Legal, Corporate Issues Highlight Nevada Gaming Commission Call for Online Poker Comments
In advance of Nevada giving the green light to the state’s first real-money online poker sites, the Nevada Gaming Commission has released all public comments received about the state’s future plans to seek interstate compacts with other US states that would allow Nevada to provide services to that state’s players.
At last count, 17 corporate and individual commenters had provided input to the NGC, ranging from already approved Nevada licensees such as Caesars, SHFL (ShuffleMaster) and 88 Holdings, to licensee wannabe bwin.party, to individuals such as gaming attorney David Gzesh and former Florida PPA state director Martin “PokerXanadu” Shapiro.
The open comments period closed on April 15th, and here’s the complete list of comments the NGC has published to date, complete with links for your reading leisure. We’ve included a highlight or two from each, though in many cases the comments run to several pages:
Klein Moynihan Turco (KMT) — A follow-up to the Caesars comments (below), regarding the general advisability of entering into multi-state compacts and the likely prohibitions in any future US federal legislation.
Responsible Gaming Networks — A geo-location service that pimps itself while dismissing the technology of earlier respondent XYVerify (below) as being inadequate.
bwin.party — Uniformity of games offered in multiple states, concern over interstate player collusion and applicable legal enforcement.
Aristocrat Technologies Incorporated — Concerns included “harmonization of taxation” between states and an in-common set of regulatory standards for operators to follow.
Caesars Entertainment — Concerns over licensee “suitability”, in that a prospective applicant might go jurisdiction-shopping to be licensed in the most lenient of states who compact with Nevada. (Is the ongoing Caesars/AGA war in New Jersey with Rational/PokerStars behind this inclusion?) Also, a proposal that multistate player liquidity be based on licensed brands, and a call for multistate player disputes be handled in the state of primary network responsibility — Nevada. Caesars also recommends that Nevada quickly authorize all games online, in addition to poke, to compete with states such as Delaware.
Gzesh Law Ltd — Among other points, David Gzesh introduces the possibility of players relocating from another poker-legal and/or compacted state to Nevada, to avoid state income tax in their original locale.
SHFL Entertainment — Stresses the desirability of a single large data center operating the Nevada networks, rather than hardware centers in each compacted state. Also stresses the need for uniform rake (and tax levies) in poker across state lines.
Multimedia Games — Assumes revenue-sharing deal between states must pre-exist (which seems logical), and stresses the need for regulatory uniformity to reduce operator overhead.
XYverify — Essentially a pimpage of the New York state firm’s own geo-location services, based on existing cell-network technology.
888 Holdings — Promotes the use of a single-state home for the networks, as opposed to networks in multiple states then pooling their players in a mixed gaming environment. Rake uniformity in cash games; proper jurisdictional agreements to cover remote-player disputes.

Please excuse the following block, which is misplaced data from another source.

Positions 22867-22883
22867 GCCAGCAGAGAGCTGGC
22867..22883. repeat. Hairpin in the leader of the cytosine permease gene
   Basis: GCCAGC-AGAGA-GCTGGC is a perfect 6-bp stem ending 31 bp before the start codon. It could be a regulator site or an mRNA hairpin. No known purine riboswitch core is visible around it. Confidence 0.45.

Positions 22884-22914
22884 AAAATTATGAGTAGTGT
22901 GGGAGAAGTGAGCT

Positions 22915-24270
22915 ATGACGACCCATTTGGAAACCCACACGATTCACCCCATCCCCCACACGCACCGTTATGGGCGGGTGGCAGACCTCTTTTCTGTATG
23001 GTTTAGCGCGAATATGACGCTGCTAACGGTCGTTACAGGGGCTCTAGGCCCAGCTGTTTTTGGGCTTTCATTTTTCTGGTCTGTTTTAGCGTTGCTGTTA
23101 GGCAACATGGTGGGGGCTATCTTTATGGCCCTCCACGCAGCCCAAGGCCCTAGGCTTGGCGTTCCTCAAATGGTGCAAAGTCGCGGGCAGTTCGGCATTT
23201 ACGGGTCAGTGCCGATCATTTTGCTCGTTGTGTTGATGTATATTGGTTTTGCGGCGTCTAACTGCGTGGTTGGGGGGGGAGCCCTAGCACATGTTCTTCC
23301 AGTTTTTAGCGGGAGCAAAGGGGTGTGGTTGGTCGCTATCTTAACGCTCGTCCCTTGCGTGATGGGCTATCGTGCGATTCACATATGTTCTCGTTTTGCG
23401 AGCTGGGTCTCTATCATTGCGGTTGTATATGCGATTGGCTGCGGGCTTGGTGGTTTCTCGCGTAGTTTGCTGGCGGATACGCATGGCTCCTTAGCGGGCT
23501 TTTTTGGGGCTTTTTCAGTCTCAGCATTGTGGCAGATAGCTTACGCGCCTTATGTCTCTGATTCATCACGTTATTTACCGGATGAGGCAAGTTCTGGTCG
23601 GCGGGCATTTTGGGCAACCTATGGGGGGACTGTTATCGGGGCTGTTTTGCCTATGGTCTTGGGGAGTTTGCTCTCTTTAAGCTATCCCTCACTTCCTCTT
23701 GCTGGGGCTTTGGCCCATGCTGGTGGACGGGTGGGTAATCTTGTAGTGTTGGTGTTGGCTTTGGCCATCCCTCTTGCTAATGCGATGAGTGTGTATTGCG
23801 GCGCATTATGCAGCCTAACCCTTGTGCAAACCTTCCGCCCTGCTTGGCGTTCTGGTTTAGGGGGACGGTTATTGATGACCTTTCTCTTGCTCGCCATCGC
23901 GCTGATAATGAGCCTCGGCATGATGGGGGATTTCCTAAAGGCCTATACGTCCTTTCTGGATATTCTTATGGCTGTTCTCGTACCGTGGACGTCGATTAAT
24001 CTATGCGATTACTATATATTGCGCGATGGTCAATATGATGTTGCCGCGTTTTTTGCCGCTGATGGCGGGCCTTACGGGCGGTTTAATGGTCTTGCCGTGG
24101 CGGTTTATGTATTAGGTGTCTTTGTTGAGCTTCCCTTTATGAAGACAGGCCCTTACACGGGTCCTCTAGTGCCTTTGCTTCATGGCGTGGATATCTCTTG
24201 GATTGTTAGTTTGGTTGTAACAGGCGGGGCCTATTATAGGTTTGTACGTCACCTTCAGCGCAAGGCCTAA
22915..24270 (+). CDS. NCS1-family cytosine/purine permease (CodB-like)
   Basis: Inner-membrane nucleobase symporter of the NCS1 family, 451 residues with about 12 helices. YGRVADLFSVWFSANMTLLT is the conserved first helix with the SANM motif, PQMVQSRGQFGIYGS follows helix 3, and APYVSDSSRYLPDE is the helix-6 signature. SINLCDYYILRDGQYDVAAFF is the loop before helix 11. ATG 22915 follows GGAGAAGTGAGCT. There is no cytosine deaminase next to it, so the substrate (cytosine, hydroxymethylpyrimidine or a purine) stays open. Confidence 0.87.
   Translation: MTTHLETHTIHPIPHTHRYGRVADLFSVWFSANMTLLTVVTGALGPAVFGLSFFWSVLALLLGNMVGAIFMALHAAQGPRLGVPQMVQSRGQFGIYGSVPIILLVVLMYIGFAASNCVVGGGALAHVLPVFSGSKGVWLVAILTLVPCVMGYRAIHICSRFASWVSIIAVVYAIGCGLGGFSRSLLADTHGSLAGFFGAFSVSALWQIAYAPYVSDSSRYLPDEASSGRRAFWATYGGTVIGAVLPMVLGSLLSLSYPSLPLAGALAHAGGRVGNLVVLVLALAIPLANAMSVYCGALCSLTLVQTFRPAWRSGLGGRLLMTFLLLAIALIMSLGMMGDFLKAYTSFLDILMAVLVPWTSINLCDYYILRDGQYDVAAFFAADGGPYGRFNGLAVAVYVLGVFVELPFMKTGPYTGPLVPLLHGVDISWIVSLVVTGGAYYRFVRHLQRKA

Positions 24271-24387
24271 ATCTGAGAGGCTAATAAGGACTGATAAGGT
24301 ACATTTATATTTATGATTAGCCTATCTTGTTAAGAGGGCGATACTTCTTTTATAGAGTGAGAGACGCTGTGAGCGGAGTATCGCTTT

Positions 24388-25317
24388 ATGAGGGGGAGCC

Academicon — This German marketing firm with online gambling experience recommending three areas where firm regulations regarding interstate gaming should be mandatory: taxes, player protection and payment options. Revenue and rake shares (in poker cash games) dependent upon physical location of each player, which means a rake-earned model by player is recommended.
Alderney Gambling Control Commission — Among the most interesting of the comments received, given that the AGCC is the only other regulator to comment. (The AGCC suffered its own major black eye with its non-oversight of Full Tilt Poker, and its comments belie a caution missing from the other comments.) One of the AGCC’s points, applicable in-state as well as interstate, was that Nevada refrain from “over-specifying, which may place undue restraint on regulators.” The AGCC included six points it thought merited further consideration: revenue sharing (rake), collection/distribution of tax revenues; interstate licensing standards; dispute resolution processes; common technology standards; cross-border credit risks and player fund protection. The last seems superfluous, and a misapplication of European standards to the US financial system.
Automated Revenue Collection Systems — A recommendation for Nevada to at least communicate with other states such as New Jersey and Delaware, to avoid a “balkanization in interactive gaming created by the various States drafting widely divergent regulations.”
Ray Bacon — Recommendation to make anti-cheating standards and links very visible for players.
PokerXanadu — Stresses the need for several different forms of player protections.
David Stewart — A wish from a player to open the Nevada sites to all states not specifically banning online gambling, along with the introduction to these states’ players of all forms of online gambling except sportsbetting. (It’s not gonna happen, Dave, but a good try!)
Derek Scholl — Short note from a player emphasizing that interstate access will be necessary to achieve proper liquidity and cost justification.
If there’s a general consensus from the comments, it’s that a contributed-rake model, with revenues which are then distributed to states based on the contributing players’ physical locations, is the only way to go; asking states to accept a pro-rated slice of overall revenues is less likely to appeal to potential compacting states.